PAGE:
An Iraqi policeman looks through a car at a checkpoint in central Baghdad… (Mohammad Jalil / EPA )
Reporting from Baghdad — Five U.S. soldiers were killed Monday in an attack in central Iraq, the U.S. military said in a statement. It was the deadliest single attack this year against U.S. forces in Iraq and an indication of how dangerous the country remains for American troops as they prepare to withdraw by the end of 2011.
An Iraqi security source said that the five U.S. soldiers had been working as advisers on a base for Iraqi national police in eastern Baghdad when their quarters were targeted by rocket fire shortly before 7 a.m. local time.
The U.S. military declined to comment when asked about the information and referred back to their statement.
The deaths raise the number of U.S. soldiers killed in Iraq since March 2003 to 4,456, according to numbers complied by the website icasulaties.org. Both Shiite and Sunni extremist groups are eager to target the Americans and claim they defeated the U.S. troops ahead of their departure. Eastern Baghdad is rife with Shiite militia groups -- radical cleric Muqtada Sadr's elite fighting unit, the Promised Day Brigade, as well as a splinter group called Asab al Haq, or the League of the Righteous.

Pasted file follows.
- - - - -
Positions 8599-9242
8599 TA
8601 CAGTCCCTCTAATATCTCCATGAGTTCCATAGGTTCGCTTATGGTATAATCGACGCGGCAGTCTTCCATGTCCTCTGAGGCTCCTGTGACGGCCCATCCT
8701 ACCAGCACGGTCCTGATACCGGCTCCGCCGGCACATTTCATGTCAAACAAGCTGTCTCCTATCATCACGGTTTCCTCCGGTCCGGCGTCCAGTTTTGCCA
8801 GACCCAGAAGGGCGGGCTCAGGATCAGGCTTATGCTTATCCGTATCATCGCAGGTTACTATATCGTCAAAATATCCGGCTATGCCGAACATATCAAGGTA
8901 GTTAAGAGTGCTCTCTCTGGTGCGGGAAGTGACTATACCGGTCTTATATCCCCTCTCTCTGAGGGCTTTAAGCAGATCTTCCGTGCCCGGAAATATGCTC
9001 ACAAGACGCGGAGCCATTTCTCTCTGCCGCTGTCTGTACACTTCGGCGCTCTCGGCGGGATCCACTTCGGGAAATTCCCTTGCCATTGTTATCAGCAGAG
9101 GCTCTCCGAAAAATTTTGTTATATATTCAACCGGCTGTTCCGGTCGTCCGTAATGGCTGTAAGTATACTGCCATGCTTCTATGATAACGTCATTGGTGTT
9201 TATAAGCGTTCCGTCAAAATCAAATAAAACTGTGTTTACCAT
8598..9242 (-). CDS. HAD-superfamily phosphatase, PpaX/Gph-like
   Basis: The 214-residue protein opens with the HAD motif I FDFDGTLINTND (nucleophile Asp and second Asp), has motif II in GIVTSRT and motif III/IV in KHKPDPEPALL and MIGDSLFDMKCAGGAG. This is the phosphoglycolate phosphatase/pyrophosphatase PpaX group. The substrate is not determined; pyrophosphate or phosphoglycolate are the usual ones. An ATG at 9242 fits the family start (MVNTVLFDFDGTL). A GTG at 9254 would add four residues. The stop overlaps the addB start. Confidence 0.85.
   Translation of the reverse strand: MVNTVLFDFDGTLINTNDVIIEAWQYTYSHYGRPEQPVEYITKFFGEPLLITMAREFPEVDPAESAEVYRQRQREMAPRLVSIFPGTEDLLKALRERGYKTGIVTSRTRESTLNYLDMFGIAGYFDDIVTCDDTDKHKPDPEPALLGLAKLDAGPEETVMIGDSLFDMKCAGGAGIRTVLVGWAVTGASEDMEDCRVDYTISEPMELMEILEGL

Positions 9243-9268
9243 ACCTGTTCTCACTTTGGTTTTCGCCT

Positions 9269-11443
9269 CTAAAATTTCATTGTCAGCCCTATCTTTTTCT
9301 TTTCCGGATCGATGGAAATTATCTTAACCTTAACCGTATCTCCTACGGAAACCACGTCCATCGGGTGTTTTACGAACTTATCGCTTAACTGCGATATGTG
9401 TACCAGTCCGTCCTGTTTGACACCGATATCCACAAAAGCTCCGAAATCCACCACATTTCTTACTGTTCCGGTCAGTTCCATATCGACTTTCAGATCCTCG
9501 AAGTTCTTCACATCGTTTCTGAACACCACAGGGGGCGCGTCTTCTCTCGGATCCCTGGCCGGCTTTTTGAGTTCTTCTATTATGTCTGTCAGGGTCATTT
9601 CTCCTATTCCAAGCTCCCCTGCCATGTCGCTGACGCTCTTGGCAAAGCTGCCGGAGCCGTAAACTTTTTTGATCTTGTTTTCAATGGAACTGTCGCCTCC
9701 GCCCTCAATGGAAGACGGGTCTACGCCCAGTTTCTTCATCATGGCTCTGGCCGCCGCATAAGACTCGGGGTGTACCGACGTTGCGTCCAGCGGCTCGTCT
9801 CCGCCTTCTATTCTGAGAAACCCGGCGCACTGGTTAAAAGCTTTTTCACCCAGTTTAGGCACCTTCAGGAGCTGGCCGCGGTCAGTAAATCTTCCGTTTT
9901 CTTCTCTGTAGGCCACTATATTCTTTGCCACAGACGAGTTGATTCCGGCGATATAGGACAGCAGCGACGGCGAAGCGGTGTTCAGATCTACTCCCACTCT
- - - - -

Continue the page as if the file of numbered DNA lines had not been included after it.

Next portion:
Eleven U.S. soldiers were killed in April, and two died last month in attacks.
There are an estimated 46,000 U.S. troops remaining in Iraq.
Elsewhere in Iraq, a car bomb exploded by a checkpoint in Tikrit, north of Baghdad, at a governmental compound, where Iraqi soldiers were gathered. At least 14 people were killed and another 26 wounded. Among the dead were a brigadier general and nine other soldiers and officers. The same area was targeted Friday in bombings that left 23 dead.